Saturday, February 23, 2019 @ 7:00 PM
Saturday, February 23, 2019 @ 9:45 PM
Price: $40-$45


Educational Excellence Awards Feb 28th 2019

Coard: Should Blacks challenge Black candidates more than white ones?

Michael Coard
Feb 15, 2019 Updated Feb 17, 2019

Sen. Cory Booker, D-N.J., left, and Sen. Kamala Harris, D-Calif., confer before questioning Supreme Court nominee Brett Kavanaugh in 2018. — AP Photo/J. Scott Applewhite

You’ve seen the numerous news clips of presidential candidates Senator Kamala Harris and Senator Cory Booker. In reaction, many of you rolled your eyes and then rolled up your sleeves and began writing furiously on social media about their failure to act and talk Black until they recently declared their candidacy.

But very few — or nearly none — of you wrote or even said anything about Julian Castro, Kirsten Gillibrand, Amy Klobucher, Elizabeth Warren, or any other non-Black big name declared candidate. Why is that? And is that a good thing or a bad thing? I’m not sure, so I’ll list the good and the bad and you decide which is more persuasive.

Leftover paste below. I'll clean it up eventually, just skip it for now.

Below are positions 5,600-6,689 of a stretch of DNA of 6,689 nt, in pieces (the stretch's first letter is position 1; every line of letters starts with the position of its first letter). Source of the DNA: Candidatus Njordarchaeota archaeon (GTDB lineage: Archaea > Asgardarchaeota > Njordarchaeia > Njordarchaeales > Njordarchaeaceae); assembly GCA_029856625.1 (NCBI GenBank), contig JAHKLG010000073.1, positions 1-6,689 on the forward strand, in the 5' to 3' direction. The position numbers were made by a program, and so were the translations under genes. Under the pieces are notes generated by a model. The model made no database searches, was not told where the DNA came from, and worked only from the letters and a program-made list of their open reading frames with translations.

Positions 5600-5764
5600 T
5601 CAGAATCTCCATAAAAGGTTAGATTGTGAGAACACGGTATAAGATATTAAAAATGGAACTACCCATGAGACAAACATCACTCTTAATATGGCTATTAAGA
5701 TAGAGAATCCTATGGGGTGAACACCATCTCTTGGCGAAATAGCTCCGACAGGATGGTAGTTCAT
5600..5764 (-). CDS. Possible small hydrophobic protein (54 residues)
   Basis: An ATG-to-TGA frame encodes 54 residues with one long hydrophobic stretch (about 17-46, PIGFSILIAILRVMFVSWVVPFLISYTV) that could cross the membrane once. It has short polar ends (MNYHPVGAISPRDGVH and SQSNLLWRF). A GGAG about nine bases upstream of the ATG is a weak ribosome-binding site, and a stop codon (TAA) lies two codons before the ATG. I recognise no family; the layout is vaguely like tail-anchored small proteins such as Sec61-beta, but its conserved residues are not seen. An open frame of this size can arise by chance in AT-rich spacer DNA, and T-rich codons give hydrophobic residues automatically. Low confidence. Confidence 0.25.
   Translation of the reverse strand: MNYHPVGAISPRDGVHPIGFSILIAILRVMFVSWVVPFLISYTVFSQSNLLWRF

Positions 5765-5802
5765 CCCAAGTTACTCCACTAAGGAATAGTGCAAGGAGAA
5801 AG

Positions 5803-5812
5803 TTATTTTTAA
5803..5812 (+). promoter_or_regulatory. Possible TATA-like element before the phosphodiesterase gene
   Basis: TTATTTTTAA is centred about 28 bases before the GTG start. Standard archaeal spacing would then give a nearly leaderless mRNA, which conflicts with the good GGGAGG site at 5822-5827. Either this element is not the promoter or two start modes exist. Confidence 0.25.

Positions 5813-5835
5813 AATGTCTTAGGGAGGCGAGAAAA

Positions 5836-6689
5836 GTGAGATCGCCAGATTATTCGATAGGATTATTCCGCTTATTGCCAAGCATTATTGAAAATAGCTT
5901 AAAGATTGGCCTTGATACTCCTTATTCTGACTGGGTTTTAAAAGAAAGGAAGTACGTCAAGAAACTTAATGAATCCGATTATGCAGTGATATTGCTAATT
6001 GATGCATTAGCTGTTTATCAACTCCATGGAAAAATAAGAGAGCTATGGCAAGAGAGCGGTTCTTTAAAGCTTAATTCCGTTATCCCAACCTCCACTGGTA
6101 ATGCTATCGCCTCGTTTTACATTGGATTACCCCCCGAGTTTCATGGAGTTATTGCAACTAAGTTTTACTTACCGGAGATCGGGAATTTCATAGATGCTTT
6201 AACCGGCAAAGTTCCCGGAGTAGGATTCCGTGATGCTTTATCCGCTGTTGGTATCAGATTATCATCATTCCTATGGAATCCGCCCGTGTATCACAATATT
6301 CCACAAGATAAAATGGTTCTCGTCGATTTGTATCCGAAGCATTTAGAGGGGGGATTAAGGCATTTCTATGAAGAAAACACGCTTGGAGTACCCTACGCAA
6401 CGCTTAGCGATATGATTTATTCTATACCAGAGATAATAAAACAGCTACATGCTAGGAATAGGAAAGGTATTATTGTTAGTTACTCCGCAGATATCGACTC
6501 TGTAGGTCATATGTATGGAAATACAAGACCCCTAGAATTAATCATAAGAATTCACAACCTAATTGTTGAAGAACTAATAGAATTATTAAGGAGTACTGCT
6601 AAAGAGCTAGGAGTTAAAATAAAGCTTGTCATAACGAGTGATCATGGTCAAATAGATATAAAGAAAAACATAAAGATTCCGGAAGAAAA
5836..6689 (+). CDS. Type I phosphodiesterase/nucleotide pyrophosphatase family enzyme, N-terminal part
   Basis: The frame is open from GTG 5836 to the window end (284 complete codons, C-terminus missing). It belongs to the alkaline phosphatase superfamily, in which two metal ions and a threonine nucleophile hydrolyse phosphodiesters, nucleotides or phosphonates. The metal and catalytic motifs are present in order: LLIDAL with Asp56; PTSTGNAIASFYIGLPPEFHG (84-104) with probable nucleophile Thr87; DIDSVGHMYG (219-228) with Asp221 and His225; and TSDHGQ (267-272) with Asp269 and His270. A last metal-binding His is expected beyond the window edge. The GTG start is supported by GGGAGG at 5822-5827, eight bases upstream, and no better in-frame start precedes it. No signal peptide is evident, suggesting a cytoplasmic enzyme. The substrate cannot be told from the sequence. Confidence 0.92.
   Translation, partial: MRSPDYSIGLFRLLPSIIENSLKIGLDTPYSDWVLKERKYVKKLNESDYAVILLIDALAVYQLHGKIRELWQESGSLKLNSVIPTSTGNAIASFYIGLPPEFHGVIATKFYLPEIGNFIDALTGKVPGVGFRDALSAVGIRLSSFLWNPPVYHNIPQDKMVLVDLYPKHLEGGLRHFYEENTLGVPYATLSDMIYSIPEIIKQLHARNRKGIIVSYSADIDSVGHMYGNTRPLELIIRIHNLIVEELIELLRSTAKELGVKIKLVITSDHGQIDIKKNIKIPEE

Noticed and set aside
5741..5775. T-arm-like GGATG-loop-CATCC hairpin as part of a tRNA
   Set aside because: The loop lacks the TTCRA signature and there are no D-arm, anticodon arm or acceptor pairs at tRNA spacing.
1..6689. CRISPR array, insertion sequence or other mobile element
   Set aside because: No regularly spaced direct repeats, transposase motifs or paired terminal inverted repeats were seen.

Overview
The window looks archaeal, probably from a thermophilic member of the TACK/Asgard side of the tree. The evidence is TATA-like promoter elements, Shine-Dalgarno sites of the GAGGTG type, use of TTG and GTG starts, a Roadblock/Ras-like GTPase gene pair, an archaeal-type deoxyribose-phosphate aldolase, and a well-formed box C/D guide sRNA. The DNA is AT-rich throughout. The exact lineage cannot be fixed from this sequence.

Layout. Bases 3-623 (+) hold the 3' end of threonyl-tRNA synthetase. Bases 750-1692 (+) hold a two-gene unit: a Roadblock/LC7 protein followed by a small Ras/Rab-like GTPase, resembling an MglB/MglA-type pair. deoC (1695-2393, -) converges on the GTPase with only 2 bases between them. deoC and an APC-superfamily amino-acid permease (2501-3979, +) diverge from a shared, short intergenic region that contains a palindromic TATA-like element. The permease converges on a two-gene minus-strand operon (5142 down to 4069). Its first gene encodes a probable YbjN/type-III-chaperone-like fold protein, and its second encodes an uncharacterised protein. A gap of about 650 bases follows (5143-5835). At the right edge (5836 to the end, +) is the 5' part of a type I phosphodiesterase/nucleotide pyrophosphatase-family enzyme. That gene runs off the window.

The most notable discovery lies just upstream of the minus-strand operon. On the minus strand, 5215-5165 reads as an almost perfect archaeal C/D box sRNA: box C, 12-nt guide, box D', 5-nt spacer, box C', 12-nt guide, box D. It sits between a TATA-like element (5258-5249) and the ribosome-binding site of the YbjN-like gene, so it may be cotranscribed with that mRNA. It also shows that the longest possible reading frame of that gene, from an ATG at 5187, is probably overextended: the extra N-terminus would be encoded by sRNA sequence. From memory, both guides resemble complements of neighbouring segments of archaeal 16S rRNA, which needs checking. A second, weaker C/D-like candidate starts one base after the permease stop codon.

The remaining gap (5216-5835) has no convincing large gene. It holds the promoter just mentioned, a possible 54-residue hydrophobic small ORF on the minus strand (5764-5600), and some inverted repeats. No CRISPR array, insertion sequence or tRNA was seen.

Here’s why such Black-on-Black political challenging is good:

It’s good because it weeds out the traitors. And a “friend” can do more harm than a foe. In other words, a traitor defeats you from the inside at the planning stage before you even face the enemy outside on the battlefield. Accordingly, Black voters need to make sure Black elected officials don’t strengthen so-called white supremacy by putting a Black face on it.